From The Pro’s Closet: Steve Cook’s 1980 Cook Brothers Racing Cruiser

We’ve all heard the term “Klunker” before, but as a modern misnomer in cycling, it’s been used to refer to coaster-brake actuated cruiser bikes. This, my friends, is a true-to-form klunker, using gears and brakes, but it was built upon a cruiser chassis. For today’s From The Pro’s Closet story, we have Tasshi from Vintage MTB Workshop sharing the story of Steve Cook’s personal Cook Brothers Racing Cruiser, so read on for all the nitty-gritty on what makes this wild bike so unique and how it would shape the future of mountain biking…

Steve riding his bike as it appeared in the Crested Butte Pilot, 1980. Paul Andersen photo

Who Was Steve Cook?

As an accomplished racer and trail pioneer, Steve Cook was inducted into the Mountain Bike Hall of Fame with the inaugural class in 1988.  Steve got his start with off-road riding in 1980 by assembling klunker bikes to explore the high passes around his town of Durango, Colorado.  Later that year, while visiting his brother Don Cook (Hall of Fame class of 1989) in Crested Butte, Colorado, he would buy a 26-inch wheeled BMX cruiser frame and fork from the Bicycles Etc. a shop run by Neil Murdoch.  As it would turn out, Murdoch was the fugitive Richard Bannister and became an inaugural inductee of the Hall of Fame for organizing events like Fat Tire Bike Week, which made the small ski town an early mountain bike mecca.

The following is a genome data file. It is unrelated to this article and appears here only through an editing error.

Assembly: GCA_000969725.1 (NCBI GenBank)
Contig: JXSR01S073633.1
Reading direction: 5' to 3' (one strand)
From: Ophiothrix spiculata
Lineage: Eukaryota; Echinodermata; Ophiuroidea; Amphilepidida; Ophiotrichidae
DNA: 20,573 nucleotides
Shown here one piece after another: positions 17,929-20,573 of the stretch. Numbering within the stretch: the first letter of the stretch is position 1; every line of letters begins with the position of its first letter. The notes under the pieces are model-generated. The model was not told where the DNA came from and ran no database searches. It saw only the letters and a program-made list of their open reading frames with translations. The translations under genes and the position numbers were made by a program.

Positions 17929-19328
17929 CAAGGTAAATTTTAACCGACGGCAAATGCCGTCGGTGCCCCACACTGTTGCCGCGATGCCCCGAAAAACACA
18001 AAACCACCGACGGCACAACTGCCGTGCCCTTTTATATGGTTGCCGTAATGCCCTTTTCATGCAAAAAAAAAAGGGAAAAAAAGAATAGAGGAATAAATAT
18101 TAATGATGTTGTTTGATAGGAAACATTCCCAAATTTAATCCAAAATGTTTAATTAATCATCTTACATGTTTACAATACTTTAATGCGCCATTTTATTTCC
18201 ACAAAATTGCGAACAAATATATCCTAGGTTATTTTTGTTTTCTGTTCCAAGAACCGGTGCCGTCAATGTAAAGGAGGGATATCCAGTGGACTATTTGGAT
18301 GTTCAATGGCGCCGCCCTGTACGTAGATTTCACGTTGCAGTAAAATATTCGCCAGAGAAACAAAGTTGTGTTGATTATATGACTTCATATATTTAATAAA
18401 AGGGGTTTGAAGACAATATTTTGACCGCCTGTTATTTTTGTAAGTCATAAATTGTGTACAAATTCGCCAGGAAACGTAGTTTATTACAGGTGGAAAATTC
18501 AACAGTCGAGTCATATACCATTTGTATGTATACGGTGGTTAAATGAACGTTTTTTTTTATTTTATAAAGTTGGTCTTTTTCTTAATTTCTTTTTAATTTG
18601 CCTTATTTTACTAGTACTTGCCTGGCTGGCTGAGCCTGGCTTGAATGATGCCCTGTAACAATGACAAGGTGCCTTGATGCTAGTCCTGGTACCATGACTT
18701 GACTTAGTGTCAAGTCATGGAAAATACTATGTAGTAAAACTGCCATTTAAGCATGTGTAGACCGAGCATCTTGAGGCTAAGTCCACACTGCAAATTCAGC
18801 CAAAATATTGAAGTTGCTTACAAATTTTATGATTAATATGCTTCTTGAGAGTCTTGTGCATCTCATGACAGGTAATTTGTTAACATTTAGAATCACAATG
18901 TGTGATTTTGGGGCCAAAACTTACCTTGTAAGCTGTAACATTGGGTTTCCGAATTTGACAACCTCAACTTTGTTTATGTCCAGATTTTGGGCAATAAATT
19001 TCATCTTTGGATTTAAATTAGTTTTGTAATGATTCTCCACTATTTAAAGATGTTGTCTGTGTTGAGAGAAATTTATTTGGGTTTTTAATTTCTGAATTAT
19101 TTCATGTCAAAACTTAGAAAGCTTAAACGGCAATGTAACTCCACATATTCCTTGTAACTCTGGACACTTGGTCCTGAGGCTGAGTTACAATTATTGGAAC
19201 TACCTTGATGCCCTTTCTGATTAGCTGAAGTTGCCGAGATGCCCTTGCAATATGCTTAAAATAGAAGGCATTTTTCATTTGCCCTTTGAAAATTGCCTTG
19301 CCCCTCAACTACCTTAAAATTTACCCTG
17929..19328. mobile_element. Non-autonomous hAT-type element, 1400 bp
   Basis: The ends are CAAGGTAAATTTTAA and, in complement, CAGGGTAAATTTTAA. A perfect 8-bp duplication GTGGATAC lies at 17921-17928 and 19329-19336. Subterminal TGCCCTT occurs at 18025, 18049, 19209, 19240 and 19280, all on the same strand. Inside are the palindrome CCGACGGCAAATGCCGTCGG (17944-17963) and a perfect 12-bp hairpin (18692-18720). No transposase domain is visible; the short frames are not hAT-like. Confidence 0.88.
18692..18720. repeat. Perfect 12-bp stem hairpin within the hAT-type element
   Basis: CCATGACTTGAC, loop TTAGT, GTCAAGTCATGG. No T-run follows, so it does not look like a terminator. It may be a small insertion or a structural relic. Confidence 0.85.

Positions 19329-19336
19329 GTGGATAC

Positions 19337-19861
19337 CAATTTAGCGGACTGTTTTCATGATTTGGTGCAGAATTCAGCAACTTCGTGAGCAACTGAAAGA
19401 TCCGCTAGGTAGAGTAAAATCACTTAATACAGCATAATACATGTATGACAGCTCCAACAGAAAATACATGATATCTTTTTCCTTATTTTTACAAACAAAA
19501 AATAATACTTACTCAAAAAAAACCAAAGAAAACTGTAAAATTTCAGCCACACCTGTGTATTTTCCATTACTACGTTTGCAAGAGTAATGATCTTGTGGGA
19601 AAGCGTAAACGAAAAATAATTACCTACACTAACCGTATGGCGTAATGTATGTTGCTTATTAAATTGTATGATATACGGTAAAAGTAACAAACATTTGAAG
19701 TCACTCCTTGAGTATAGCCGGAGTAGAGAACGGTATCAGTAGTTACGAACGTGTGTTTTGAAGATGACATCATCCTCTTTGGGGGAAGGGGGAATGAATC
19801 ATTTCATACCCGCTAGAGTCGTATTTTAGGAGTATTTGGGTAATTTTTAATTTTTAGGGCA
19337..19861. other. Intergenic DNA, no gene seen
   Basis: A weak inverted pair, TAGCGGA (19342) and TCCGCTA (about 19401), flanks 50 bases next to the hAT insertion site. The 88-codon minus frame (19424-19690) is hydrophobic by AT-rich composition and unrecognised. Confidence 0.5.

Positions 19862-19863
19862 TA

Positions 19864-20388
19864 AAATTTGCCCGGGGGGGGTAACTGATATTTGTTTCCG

Here is the cruiser frame that Steve bought, a 1980 Cook Brothers Racing cruiser made by Craig and Gary Cook of Santa Ana, CA, with no family relation to Steve and Don.  At the time, these single-speed frames were a budget way for off-road enthusiasts to assemble their mountain bikes.  The frames and forks were made of Chromoly steel and far stronger than the klunkers made from pre-World War II paperboy bikes like the Schwinn Excelsior.

The geometry was more stable than a road or touring bike and designed to handle rough terrain.  The frames were designed with sufficient clearance for big tires such as the Uniroyal Nobby or the Cycle Pro Snake Belly.  Finally, the frames were substantially less expensive than the few purpose-built mountain bike options at the time, such as the Breezer and Ritchey MountainBikes.

The Bike’s Evolution